Western Sentinel, 18 November 2004
By Sgt TED PEACOCK
Early one Sunday morning in Kabul, Afghanistan, members of 3 Section, 2 Troop, 11 (one-one) Field Squadron went to school. That is, we went to a school about five kilometres from Camp Julien to help improve the learning environment for the students.
The school, we are told, is an old embassy building. As we pulled up in our G-wagon and Bison there was nothing that resembled either a school or an embassy The main school, surrounded by a mud brick wall with a bullet ridden gate to allow entry into the schoolyard, is an old, partially destroyed building.
At the gate we had to wait for the school director before entering. Even though this is one of the poorest schools in Kabul, it is most likely the one with the most tradition. Once inside we saw that more than half of the classrooms are tents. There are no desks, floors, or lights, just a few rugs on the dusty ground.
3 Section, working with the Canadian civil-military cooperation (CIMIC) team, was there to erect another tent to be used a classroom. We made quick work of the job, completing our task in less than an hour. The faculty and students were extremely happy and grateful for what would be viewed as very little back in Canada.
Sunday is not a day off for the children here. The girls, all wearing black suits with white scarves around their heads giggled and laughed like young girls anywhere. As we worked and took pictures, one thing was unmistakably apparent didn’t even notice that - every soldier was carrying a rifle. Hope fully, time and the defeat of terrorism will one day the children just make an armed soldier seem odd, not commonplace.
All members of the section felt a sense of accomplishment and joy in their ability to help these children .The members of 3 Section look forward to taking part in more tasks in support of CIMIC operations
Sgt Ted Peacock commands 3 Sect, 2 Troop, 11 Field Squadron. He is one of 700 troops serving with Task Force Kabul of Operation Athena in Kabul Afghanistan
Western Sentinel, 18 November 2004
By Spr WES SHANNON
After many years of war between multiple factions, Afghanistan is littered with millions of mines and other unexploded ordnance (UXO). So when a report was received stating that another UXO had been spotted in Kabul, no one was surprised.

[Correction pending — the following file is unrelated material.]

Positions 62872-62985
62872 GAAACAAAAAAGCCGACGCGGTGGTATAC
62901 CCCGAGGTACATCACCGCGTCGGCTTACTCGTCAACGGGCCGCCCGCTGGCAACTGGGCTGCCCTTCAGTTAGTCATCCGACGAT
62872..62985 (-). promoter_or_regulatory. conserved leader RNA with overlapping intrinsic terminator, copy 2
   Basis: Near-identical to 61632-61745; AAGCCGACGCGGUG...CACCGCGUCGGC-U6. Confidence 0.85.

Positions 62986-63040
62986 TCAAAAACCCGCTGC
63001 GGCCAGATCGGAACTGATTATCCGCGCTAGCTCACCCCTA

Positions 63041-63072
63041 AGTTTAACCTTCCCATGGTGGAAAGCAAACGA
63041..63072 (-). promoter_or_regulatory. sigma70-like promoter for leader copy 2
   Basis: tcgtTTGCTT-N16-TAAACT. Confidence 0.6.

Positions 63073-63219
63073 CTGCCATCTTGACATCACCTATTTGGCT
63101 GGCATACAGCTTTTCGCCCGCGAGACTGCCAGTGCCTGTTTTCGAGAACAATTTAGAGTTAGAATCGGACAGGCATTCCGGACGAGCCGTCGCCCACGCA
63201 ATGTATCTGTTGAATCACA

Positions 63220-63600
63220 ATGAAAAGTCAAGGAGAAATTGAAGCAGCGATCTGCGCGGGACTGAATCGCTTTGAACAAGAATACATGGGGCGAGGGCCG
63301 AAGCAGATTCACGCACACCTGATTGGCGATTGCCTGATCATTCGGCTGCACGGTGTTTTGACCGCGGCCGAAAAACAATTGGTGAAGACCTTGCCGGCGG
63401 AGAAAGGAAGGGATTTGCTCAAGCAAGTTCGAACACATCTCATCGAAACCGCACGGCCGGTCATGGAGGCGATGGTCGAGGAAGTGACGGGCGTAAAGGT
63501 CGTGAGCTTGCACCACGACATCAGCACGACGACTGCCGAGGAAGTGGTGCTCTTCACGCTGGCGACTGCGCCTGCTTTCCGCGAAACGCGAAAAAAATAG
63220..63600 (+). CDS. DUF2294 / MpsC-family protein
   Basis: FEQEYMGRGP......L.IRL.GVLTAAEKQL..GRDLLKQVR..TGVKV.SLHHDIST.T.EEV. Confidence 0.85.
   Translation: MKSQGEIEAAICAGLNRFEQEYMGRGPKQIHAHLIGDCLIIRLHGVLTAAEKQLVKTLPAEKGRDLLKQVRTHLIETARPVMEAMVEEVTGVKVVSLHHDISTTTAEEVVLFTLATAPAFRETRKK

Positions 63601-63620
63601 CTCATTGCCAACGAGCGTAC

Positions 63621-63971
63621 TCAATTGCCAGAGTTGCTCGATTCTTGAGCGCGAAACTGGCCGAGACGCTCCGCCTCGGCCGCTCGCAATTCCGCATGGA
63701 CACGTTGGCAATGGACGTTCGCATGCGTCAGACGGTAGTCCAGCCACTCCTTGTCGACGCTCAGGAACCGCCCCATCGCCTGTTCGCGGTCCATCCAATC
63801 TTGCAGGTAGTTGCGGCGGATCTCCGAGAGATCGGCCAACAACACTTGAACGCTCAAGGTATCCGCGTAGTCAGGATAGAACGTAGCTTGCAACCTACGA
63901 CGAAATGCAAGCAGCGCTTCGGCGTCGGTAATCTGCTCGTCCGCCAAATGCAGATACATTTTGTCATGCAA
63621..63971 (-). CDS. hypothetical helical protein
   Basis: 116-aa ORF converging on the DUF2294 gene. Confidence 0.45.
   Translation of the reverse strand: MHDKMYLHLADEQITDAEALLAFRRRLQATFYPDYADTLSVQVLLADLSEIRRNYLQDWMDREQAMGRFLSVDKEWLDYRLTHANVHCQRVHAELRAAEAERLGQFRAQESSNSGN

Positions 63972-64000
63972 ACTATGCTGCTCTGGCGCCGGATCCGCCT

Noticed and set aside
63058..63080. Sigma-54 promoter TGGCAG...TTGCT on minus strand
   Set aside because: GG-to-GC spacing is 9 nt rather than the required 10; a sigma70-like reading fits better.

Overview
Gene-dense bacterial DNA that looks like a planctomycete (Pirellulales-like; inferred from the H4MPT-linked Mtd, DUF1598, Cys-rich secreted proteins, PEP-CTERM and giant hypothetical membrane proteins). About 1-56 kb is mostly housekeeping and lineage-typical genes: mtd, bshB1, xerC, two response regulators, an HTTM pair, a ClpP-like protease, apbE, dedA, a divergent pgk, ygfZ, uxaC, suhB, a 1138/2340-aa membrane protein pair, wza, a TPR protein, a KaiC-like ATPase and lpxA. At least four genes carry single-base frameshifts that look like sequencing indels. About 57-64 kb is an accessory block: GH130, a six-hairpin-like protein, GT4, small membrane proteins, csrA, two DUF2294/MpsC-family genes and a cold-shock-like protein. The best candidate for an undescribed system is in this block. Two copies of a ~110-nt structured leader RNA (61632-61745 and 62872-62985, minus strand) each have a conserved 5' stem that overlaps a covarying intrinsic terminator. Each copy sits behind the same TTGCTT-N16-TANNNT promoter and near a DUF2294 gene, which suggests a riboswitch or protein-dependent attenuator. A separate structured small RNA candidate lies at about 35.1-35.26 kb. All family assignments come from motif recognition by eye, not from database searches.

Four Section of 11 (One-one) Field Squadron was called in to do the initial reconnaissance of the UXO. They needed to take pictures and to determine the UXO’s size, age, condition and type.
Accompanying them as an advisor was Master Corporal Chris Constable, a member of the Explosive Ordnance Disposal Team. Upon arrival at the site, the section commander, Sergeant Pete Gagnon, was quick to set up a cordon to keep the growing crowd at bay. The UXO was buried in the soil only three feet from the paved road. Only the side was visible and it would have appeared to be a stone to the untrained eye.
After an initial check and a few pictures, MCpl Constable began to excavate the dirt surrounding the object, a large artillery shell. As he carefully began removing the soil a rather unexpected discovery was made: wires running from the fuse to an unknown location on the other side of the road.
This was no simple UXO! It had become painfully obvious that what we had here was an Improvised Explosive Device (IED).
The Quick Reaction Force (QRF) was immediately called out to provide security, accompanied by the IED Disposal (IEDD) team equipped with their own arsenal - of bomb disposal tools. By the time QRF arrived, Four Section had increased the size of the cordon and secured the immediate area around the IED, ensuring the safety of the local population.
As soon as the QRF was in place, the IEDD team moved up to a position closer to their target. A specialized robot was deployed, equipped with an assortment of bomb neutralizing tools. A large crowd of onlookers observed the robot in action from the outer edge of the cordon. After half an hour of careful investigation and examination everything was in place.
“All call signs take cover!” was announced over the radio.
The locals were quick to catch on and also relocated to a much safer location, some even seeking refuge in large concrete cylinders at a local merchant’s shop.
After several moments of silence a sudden, rather noticeable ‘crack’ was heard, and that was it. The IEDD team had neutralized the projectile by explosively separating the wires from the artillery round, making it virtually harmless.
Shortly thereafter, everything was packed up and the artillery round was safely stowed for later destruction. The QRF dropped the cordon and left. Traffic resumed its normal chaotic pace, and the many onlookers returned to their homes and places of business.
Thanks to some sharp eyes and some careful work, this IED would claim no victims. The local people and ISAF troops, who travel that road every day, are a little safer because of the efforts of all involved.
Western Sentinel, 2 December 2004
By Spr Wes Shannon Maple Leaf, 26 January 2005, Vol. 8 No. 4